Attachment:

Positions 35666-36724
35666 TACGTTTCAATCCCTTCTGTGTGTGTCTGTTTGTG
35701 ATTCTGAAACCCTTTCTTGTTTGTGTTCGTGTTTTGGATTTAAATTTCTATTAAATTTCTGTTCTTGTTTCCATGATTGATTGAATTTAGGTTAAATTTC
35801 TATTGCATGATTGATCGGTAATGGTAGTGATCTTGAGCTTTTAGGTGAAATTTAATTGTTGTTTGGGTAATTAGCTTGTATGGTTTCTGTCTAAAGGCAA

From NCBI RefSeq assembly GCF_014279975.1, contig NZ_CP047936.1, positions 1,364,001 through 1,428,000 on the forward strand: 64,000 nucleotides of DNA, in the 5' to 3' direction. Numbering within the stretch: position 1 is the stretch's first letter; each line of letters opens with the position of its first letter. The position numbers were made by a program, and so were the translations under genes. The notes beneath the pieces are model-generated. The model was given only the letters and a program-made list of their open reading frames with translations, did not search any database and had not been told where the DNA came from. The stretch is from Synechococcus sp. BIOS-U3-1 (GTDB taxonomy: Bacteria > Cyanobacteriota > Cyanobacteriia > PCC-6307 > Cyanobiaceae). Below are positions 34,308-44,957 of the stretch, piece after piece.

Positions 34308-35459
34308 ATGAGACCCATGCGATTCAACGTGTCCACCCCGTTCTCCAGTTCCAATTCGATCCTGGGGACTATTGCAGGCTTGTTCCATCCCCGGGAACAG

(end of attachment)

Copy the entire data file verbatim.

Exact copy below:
Positions 35666-36724
35666 TACGTTTCAATCCCTTCTGTGTGTGTCTGTTTGTG
35701 ATTCTGAAACCCTTTCTTGTTTGTGTTCGTGTTTTGGATTTAAATTTCTATTAAATTTCTGTTCTTGTTTCCATGATTGATTGAATTTAGGTTAAATTTC
35801 TATTGCATGATTGATCGGTAATGGTAGTGATCTTGAGCTTTTAGGTGAAATTTAATTGTTGTTTGGGTAATTAGCTTGTATGGTTTCTGTCTAAAGGCAA

From NCBI RefSeq assembly GCF_014279975.1, contig NZ_CP047936.1, positions 1,364,001 through 1,428,000 on the forward strand: 64,000 nucleotides of DNA, in the 5' to 3' direction. Numbering within the stretch: position 1 is the stretch's first letter; each line of letters opens with the position of its first letter. The position numbers were made by a program, and so were the translations under genes. The notes beneath the pieces are model-generated. The model was given only the letters and a program-made list of their open reading frames with translations, did not search any database and had not been told where the DNA came from. The stretch is from Synechococcus sp. BIOS-U3-1 (GTDB taxonomy: Bacteria > Cyanobacteriota > Cyanobacteriia > PCC-6307 > Cyanobiaceae). Below are positions 34,308-44,957 of the stretch, piece after piece.

Positions 34308-35459
34308 ATGAGACCCATGCGATTCAACGTGTCCACCCCGTTCTCCAGTTCCAATTCGATCCTGGGGACTATTGCAGGCTTGTTCCATCCCCGGGAACAG